Arcadian Anthropocene

Every architects' ambition is that their design will not contribute to society's waste problem, but this is not the case. Most of the buildings that we design will inevitably be demolished, often even during our lifetime. Demolishing means, in the conventional mode of thinking, producing waste. In current society we, as architects, design this waste. We are - on the drawing board - responsible for the production of half of our society's waste.

 This means that we will have to design in such a way that we take care of the afterlife of our buildings. The objective of this studio is to examine ways of thinking that helps us doing so. In two exercises we will design buildings that are future proof, that is: truly designed for eternity.  We will research circular thinking in design through two projects. The first project consists of designing a strategy for an (imaginary) squatting intervention in the centre of Amsterdam. The second project is the design of a mixed-use housing complex in the newly transformed area of Amsterdam North.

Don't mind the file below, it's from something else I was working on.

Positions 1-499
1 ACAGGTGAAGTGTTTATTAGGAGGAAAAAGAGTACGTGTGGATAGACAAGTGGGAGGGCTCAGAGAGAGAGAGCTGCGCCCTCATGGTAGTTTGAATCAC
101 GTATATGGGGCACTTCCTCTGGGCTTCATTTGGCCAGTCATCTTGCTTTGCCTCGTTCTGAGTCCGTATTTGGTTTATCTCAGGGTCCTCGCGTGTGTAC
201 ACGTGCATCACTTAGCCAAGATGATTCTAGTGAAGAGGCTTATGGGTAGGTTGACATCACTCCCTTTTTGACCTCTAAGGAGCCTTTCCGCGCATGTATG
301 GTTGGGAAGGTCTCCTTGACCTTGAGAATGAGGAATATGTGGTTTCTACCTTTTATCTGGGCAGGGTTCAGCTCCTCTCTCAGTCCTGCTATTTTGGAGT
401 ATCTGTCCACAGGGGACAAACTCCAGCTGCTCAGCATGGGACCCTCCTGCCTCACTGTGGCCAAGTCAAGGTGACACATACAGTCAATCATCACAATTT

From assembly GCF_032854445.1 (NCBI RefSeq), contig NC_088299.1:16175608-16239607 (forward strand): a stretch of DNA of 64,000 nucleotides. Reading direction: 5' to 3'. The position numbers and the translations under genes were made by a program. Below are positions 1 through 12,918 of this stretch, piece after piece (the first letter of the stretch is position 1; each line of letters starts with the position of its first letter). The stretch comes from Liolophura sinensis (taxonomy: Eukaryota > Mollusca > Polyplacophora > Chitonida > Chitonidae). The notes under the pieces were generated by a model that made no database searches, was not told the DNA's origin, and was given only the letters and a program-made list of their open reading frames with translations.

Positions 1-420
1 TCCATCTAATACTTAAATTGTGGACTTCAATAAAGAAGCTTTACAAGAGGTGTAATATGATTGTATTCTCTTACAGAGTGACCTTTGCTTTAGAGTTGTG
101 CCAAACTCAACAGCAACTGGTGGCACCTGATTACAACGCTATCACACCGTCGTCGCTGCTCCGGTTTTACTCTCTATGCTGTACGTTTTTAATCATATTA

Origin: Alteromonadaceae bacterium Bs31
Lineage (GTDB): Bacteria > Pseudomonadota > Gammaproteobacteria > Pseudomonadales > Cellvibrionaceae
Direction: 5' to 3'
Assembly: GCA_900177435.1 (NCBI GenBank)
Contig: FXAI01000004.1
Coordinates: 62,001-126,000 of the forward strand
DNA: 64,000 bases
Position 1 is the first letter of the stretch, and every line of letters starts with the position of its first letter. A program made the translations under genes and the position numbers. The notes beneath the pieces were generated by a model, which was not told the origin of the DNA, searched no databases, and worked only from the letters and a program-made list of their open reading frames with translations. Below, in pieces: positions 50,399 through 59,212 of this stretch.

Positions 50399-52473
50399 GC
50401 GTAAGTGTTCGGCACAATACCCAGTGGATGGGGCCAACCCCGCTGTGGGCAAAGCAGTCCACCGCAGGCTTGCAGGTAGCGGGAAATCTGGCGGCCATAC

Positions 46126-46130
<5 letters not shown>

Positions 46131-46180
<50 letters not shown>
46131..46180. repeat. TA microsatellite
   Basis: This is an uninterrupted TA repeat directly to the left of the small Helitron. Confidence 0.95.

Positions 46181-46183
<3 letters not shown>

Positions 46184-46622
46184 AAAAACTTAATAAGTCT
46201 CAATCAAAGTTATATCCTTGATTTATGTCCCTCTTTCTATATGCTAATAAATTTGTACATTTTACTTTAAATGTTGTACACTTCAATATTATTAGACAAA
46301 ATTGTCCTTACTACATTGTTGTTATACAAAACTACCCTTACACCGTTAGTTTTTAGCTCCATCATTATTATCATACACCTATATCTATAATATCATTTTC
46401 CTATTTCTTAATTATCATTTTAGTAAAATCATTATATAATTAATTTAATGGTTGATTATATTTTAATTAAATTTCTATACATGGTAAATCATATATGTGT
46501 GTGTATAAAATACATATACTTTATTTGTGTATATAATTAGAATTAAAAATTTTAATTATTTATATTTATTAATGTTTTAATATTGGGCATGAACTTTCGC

Studio Professors
Peter van Assche, Dillon Pranger

Allison Bernett, Linsen Chai, Grace Cheng, Ami Kurosaki, Jesus Luna, Olivia Meyers, Ruben Posada, Yu Sun, Jacob Swain, Cornelius Tulloch, Tim Qi, Tongyu (Volver) Zhang


A blueprint for a proposed architectural project wit desks, stairs, trees, and rooms.

Work by Ami Kurosaki (B.Arch. '21).
  • A collage of old cars, brick buildings, statues, and people standing around.

    Work by Linsen Chai (M.Arch. '20).
  • A 3d computer model of an architectural structure, with grid wires and parking lots.

    Work by Yu Sun (M.Arch '20).

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Click here to download the full remediated Arcadian Anthropocene PDF

To order, contact Cornell Print Services (607-255-2524 or and ask for "Spring 2020 Arcadian Anthropocene - Van assche/Pranger."

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